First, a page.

Some who have been homeless for years describe facing new hurdles when seeking healthcare or housing support during the pandemic. Standing in the shadow of a church in downtown Dover, Kevin Hill — who says he has spent the better part of a decade unhoused — recalls that when COVID-19 cases surged, he found himself waiting in emergency room lobbies until early in the morning. He adds that hospitals often discharged him without ever seeing an examination room.

“They don’t want you in the hospital because of the pandemic - because of COVID," he said. "There’s nowhere else you can go but onto the streets.”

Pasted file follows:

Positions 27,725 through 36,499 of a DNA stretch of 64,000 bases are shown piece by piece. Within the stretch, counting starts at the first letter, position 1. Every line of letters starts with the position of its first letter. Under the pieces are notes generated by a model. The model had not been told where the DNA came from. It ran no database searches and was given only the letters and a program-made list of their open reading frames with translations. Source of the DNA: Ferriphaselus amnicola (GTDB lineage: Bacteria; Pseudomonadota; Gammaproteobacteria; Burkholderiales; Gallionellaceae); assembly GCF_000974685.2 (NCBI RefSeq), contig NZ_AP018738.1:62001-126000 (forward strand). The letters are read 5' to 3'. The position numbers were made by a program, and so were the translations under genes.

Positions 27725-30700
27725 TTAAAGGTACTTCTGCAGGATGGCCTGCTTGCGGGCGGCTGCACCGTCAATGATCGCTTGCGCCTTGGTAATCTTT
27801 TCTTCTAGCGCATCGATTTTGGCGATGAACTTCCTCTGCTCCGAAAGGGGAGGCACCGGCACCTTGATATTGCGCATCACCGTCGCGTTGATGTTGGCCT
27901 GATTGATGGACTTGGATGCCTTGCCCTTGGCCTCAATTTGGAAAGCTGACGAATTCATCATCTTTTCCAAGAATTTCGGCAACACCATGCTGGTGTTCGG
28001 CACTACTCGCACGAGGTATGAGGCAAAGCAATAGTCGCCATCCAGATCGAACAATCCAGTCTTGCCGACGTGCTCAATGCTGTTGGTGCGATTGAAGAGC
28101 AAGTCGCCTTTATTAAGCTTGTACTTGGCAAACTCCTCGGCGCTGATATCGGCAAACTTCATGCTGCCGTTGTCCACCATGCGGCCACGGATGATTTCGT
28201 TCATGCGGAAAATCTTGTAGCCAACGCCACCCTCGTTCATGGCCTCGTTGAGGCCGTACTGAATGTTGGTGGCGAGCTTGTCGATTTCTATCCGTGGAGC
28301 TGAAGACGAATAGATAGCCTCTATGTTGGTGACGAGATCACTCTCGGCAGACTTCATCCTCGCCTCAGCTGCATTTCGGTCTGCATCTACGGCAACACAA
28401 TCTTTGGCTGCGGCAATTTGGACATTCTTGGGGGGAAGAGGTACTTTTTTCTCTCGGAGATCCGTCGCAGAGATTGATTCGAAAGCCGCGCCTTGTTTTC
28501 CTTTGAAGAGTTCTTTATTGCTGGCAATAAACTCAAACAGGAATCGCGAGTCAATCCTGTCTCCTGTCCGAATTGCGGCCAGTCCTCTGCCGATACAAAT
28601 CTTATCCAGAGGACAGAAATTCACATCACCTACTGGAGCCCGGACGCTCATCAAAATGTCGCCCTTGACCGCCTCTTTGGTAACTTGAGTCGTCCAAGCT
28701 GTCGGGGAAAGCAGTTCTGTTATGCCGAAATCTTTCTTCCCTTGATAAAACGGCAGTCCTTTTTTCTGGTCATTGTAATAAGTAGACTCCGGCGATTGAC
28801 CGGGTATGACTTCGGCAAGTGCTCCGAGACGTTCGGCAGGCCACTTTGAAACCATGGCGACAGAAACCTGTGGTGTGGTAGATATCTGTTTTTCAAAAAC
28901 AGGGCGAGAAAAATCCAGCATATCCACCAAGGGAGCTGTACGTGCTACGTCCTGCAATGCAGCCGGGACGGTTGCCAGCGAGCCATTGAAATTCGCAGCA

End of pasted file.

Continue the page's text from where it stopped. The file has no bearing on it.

But people like Hill — people living unsheltered, whether on a sidewalk in Dover or in a tent near Georgetown — made up a relatively small share of the total number of unhoused people tallied in this year’s point-in-time count. Volunteers found only 154 people living unsheltered statewide, compared to the 2,215 living in emergency shelters.

Steve Metraux head shot.jpeg
Steve Metraux
Steve Metraux, Director of the Center for Community Research and Service at the University of Delaware

The largest group, and the fastest growing, are people living in hotels and motels, paid for with vouchers provided by Delaware’s Division of State Service Centers. Steve Metraux, the Director of the Center for Community Research and Service at the University of Delaware, says the State Service Centers have become a centerpiece of the state’s response to homelessness.